The United States experienced a multitude of changes, challenges, and opportunities to grow during 2020. In a year filled with racial justice protests sparked by George Floyd's killing in late May, we saw statues, monuments, schools, and other public spaces either removed or renamed as one of many responses to public outcry.
Aesthetics professionals also witnessed this social reckoning on a personal front for their clients: covering up or removing tattoos reflecting racist ideology.
According to this article by NPR, many tattoo artists across the country had a significant increase in requests to remove racists tattoos during 2020, especially during the summer.
We've long used tattoos as a form of self-expression. When demands for change tested personal ideas and beliefs, many people found they could no longer don their tattoos they once chose proudly.
"Outgrowing" or falling out of love with old tattoos is a common reason people choose to remove their ink. Laser tattoo removal is a powerful tool for personal healing and moving forward, especially when used to rid patients of hateful symbols they no longer stand for. Instead of passing judgment on those that come to him for help removing their racist tattoos, social justice contributor Cory Fleischer chooses to help them move forward.
"I don't care what your backstory is," Fleischer says.
"I care about tomorrow. You want to erase it, I'm going to be there for you. I'm going to set it up for you. And we're just going to move forward, and I'm going to give you a new way in life."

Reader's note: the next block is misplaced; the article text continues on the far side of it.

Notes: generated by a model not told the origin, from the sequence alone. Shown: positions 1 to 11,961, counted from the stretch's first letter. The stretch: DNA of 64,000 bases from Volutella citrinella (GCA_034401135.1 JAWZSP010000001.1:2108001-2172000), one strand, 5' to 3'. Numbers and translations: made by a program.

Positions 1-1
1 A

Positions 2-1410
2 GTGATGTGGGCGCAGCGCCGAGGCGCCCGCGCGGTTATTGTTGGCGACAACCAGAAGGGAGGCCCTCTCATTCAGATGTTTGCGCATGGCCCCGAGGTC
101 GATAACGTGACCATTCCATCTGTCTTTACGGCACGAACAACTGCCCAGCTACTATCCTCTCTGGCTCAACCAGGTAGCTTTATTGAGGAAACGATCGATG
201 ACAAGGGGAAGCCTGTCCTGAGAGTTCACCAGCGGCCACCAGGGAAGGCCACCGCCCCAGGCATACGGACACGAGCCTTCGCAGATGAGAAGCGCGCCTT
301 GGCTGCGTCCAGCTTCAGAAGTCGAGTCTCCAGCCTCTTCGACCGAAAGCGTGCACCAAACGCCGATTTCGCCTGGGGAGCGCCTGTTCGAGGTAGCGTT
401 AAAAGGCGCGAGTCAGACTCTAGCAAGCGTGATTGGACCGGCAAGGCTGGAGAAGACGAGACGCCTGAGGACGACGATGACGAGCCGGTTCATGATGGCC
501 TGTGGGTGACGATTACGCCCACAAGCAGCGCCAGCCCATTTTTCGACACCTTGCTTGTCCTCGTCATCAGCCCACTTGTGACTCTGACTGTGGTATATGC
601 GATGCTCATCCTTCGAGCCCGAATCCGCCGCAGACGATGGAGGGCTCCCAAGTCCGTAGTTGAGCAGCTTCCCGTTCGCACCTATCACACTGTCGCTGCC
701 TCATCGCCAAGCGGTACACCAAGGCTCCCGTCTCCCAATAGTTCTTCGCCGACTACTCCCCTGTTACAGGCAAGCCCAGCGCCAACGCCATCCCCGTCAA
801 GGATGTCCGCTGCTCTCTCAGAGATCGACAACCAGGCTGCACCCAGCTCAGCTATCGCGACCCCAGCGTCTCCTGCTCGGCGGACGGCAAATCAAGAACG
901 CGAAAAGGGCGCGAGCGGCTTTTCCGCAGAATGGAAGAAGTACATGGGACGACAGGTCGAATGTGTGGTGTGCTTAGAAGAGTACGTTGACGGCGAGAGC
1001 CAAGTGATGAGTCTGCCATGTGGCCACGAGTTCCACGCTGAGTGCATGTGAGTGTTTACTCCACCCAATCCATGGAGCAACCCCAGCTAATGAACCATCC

Whether your unwanted tattoo reflects a one time mistake or long-held ideologies you longer believe in, choosing to undergo laser tattoo removal is an incredibly personal and physical reminder of your resolve to move forward.
The non-profit Atlanta Redemption Ink helps people transform painful marks from the past into symbols of triumph through tattoo cover-ups and removals. Specifically helping sex trafficking survivors, former gang members, and people with self-harm marks, Atlanta Redemption Ink told NPR that they'd noticed a massive influx in applications from people wanting to remove racist tattoos.
"We believe that the social justice movement of 2020, along with true heart-change and desire to see hate erased, is what has pushed that influx," says Jessica Lamb, executive director and founder of Atlanta Redemption Ink.
Learn About Starting a Non-Profit Laser Tattoo Removal Center
Helping people erase reminders of racist ideologies is one way aesthetic professionals can use our skillsets and resources to improve our patients' lives and, by extension, our communities. Astanza Laser is deeply passionate about #changinglives through aesthetic laser service, training, marketing support, and technology. We actively seek out partnerships with non-profits eager to offer free/heavily discounted laser tattoo removal services to their communities in need. We're proud to partner with trailblazing organizations like Homeboy Industries, Community Action Partnership of San Luis Obispo County, the Jail Ministry of Elkhart County, and more.
The fresh start afforded to people by laser tattoo removal is truly life-changing, and it can little by little help move our nation from hate to hope. To learn more about how to get started with non-profit laser tattoo removal, click here or below to watch the pre-recorded webinar, "De-Inked for a Cause: The Story of Non-Profit Laser Tattoo Removal."